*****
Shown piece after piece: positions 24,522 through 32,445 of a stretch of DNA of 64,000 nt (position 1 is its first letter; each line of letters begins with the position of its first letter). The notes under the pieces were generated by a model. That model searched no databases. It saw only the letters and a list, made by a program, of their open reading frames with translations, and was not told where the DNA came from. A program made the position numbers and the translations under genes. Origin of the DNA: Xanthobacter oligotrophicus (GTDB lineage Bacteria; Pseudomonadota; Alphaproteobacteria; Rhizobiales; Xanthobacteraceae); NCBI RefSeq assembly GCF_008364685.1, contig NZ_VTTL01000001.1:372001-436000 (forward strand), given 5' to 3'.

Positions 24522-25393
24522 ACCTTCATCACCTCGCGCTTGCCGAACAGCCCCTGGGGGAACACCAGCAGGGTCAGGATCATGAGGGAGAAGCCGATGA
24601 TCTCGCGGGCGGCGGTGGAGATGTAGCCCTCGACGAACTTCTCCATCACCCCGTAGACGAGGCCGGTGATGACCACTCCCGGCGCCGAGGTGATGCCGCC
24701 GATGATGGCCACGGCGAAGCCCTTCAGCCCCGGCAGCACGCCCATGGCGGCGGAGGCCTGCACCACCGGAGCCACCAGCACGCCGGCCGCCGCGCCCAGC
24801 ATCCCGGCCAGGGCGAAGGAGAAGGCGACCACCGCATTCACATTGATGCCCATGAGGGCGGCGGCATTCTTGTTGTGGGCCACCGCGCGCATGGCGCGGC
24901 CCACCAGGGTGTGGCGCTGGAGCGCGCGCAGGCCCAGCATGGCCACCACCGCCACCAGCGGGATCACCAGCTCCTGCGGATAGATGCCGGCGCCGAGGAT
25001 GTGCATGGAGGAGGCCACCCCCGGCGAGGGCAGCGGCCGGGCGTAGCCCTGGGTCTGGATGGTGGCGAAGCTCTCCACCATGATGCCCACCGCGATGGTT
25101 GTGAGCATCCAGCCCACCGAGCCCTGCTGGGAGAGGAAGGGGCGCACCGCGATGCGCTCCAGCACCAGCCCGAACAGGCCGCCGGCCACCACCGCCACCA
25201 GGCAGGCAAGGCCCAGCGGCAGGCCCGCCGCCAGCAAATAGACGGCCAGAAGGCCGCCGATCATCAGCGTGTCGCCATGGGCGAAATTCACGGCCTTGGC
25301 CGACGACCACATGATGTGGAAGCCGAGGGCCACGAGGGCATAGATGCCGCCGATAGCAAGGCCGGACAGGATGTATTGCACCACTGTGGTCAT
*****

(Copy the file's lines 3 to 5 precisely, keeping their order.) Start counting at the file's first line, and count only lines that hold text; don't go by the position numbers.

24522 ACCTTCATCACCTCGCGCTTGCCGAACAGCCCCTGGGGGAACACCAGCAGGGTCAGGATCATGAGGGAGAAGCCGATGA
24601 TCTCGCGGGCGGCGGTGGAGATGTAGCCCTCGACGAACTTCTCCATCACCCCGTAGACGAGGCCGGTGATGACCACTCCCGGCGCCGAGGTGATGCCGCC
24701 GATGATGGCCACGGCGAAGCCCTTCAGCCCCGGCAGCACGCCCATGGCGGCGGAGGCCTGCACCACCGGAGCCACCAGCACGCCGGCCGCCGCGCCCAGC